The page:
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Playing for Patience

Of all the games in the world
I hate your games the most
They aren`t challenges of my intellect
Nor of my speed
Rather you prefer to test that of my patience
With your lack of speed

What do you think you will accomplish from that?
You frustrate me to no end
Having to wait for you
To form your long sentences of numbers
To give me the clue to your pointless games
To lure me into believing that I have something to gain from all this pain

Sitting here waiting for you is worse than dying a hundred times
Or being condemned to a lifetime of work
I have other more important work to do…
If only you let me

For all my life I waited
Waiting for you to go
But you just take your time
Admiring the roses
The sky
And everything in between

But really?
What is there to admire
All roses, flowers and sky are coded in a numerical code
Something I would never understand
Nothing in your world is real
Everything is done through your ridiculous code
Time is nothing
Time passes but it doesn’t

You take your time
As my life goes by
I wonder if I will ever get to finish everything I set out to do

Probably not
By the time you are ready
I would have given new life
Another life
To start again
To wait for you
In the darkness of the basement
Hoping not to face the same fate again

But probably will
As many generations before me have

I sigh…
Give up
And write a poem
About the slow
Connection from a basement so secluded
So alone…that I probably won’t get one even as class starts today

You gave me hope
And crushed them again

And so I wait
With this reluctance
For you to yield to me

And finally you do
But you take your time
To show me what I want to know
And test my patience once again


A Whole New World


The year was 3429. The world was at it’s end. The fresh water and air supplies were depleted and people had infected Mars with the same disease Earth had been cursed with. I was born on the red planet, accustomed to the thin and oxygenless environment. Today we would have a field trip.

The new government of Mars were cruel men. The sick, the disabled, the different were all sent back to Earth. It was their death sentence. Criminals were housed on Earth, enemies of the new government and misfits, rebels, and mutants. Today we were going to Earth.

No it wasn’t a punishment, but a warning. The graduating class was brought to Earth every year to bear witness to the horror we would have to face should we defy our present government. No one had dared to rebel. Not anymore.

I remember a time when my mother used to tell me stories of Earth, stories that had been passed down from generation to generation. What my mother saw on Earth on the day of her graduation was not merely a lesson, not a deterrent, but people, people who needed her help, people who didn’t deserve to be punished. When she returned she kept it all inside. She didn’t tell anyone how she felt, but when I was born, when I grew up, she began to get more vocal. She didn’t want me to be trapped in the life she had been forced to live. For that she was banished to Earth.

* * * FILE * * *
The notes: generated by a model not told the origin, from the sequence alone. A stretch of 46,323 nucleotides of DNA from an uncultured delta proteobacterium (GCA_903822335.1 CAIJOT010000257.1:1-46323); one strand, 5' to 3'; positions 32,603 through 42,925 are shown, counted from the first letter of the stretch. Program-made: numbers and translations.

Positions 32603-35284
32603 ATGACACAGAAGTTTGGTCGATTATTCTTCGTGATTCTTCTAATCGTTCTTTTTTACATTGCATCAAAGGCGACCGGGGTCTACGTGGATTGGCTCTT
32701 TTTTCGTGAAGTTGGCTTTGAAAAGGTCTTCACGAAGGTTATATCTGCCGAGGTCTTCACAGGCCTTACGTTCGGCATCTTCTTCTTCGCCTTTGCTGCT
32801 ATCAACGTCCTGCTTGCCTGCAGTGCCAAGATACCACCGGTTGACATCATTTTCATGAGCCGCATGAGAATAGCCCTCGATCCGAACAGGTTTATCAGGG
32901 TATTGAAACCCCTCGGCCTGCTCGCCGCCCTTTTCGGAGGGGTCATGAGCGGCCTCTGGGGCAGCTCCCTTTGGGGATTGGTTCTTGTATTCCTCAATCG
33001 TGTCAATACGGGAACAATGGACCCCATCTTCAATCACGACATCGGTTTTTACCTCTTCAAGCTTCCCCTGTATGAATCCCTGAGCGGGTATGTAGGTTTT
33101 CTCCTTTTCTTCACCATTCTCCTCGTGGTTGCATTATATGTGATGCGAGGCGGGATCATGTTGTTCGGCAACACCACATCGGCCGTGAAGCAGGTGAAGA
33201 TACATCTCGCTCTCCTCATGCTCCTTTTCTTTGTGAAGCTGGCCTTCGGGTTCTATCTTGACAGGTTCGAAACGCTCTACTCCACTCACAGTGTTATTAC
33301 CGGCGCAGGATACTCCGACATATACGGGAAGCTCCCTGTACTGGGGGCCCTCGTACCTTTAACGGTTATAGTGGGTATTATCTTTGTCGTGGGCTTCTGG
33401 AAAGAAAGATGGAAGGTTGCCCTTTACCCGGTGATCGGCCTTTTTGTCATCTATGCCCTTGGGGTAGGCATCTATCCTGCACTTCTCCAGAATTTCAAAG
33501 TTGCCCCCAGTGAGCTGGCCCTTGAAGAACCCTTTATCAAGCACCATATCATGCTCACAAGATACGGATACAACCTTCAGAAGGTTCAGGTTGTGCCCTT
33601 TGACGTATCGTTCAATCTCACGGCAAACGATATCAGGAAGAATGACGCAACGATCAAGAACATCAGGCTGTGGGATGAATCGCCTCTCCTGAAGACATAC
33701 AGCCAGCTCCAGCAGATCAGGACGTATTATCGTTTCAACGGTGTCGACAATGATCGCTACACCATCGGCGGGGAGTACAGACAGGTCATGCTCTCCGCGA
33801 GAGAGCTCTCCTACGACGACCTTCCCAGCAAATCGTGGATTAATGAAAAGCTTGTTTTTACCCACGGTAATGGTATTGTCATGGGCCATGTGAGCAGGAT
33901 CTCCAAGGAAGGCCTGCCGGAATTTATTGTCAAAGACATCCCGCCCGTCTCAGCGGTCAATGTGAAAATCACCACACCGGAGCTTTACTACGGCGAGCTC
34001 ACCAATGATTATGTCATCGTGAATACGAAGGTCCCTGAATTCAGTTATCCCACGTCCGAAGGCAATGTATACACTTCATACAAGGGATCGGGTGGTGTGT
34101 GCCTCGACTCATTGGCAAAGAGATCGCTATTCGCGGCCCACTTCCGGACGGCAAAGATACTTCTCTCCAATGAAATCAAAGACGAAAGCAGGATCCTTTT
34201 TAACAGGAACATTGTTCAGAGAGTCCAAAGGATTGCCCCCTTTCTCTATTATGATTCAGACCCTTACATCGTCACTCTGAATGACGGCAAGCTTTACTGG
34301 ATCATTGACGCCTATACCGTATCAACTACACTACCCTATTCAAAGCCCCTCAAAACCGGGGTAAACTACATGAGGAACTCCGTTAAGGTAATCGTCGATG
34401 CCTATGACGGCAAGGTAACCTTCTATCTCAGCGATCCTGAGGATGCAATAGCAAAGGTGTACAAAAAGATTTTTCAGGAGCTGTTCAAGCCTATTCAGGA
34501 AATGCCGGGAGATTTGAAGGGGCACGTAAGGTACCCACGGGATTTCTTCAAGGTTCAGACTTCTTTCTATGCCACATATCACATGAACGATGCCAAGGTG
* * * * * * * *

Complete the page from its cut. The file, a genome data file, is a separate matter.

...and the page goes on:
I hoped I would see her today. I wanted to let her know that I still loved her. That I had not abandoned her, but I was afraid. I didn’t want to be banished to Earth. Life on Mars was good.  But I missed her. She was still my mother.

We landed on Earth and were set free to explore with a warning to return before sunset otherwise we wouldn’t be allowed to return to Mars. I headed off, hoping that I could ask someone, hopefully someone would know my mother.

I walked on for kilometer after kilometer but saw nothing and no one. Everything looked dead and the air was stifling. It felt like my lungs were constricting, closing upon themselves. I heard footsteps behind me and thought to myself, some classmates must be following me. I wondered who it was, but I kept walking. I wanted to find my mother before sunset.

The breathing behind me was laboured. I tried to ignore it but it sounded like someone was in pain. I turned and stared in horror at the thing in front of me. It bent over and leaned close to me. I tried hard to keep the disgust from my face but I could not. It made a rasping noise, as if trying to form words, but could not. I furrowed my brows as I tried to understand it.

“Callie,” it rasped.

My name.

“Mother?” I asked leaning in closer.

It nodded and reached to embrace me. Instinctively I recoiled and she looked at me sadly. This was my mother. How could I reject her so cruelly?

“No, please, mom, I’m sorry,” I apologized, reaching for her, “I’m just…I’m so scared.”

She nodded again.

“I don’t know what to do mom. I’m happy on Mars. I have everything I could ever ask for, but I miss you mom. Is this what Earth does to you?” I asked.

She shook her head, “Gov-er-n-ment.”

“The government did this to you?!” I asked in disbelief.

She nodded, her milk white eyes staring at me.

I clenched my fists, “Never again! I’ll set them straight.”

“Don’t,” she rasped.

“Why not?”

“I want-want best for…Callie,” she managed.

I looked at her sadly, “Thanks mom, but…you’re right. People here need help and you and me…we can do that.”

She smiled, but it wasn’t the same beautiful smile she used to give me as she tucked me in at night. Her skin had rotted away, exposing her teeth so that the grin she gave me was eerie.

I took her hand, “Let’s make things better for everyone here. Let me take care of you.”

Image Credit: Sally-Jackson (deviantart)


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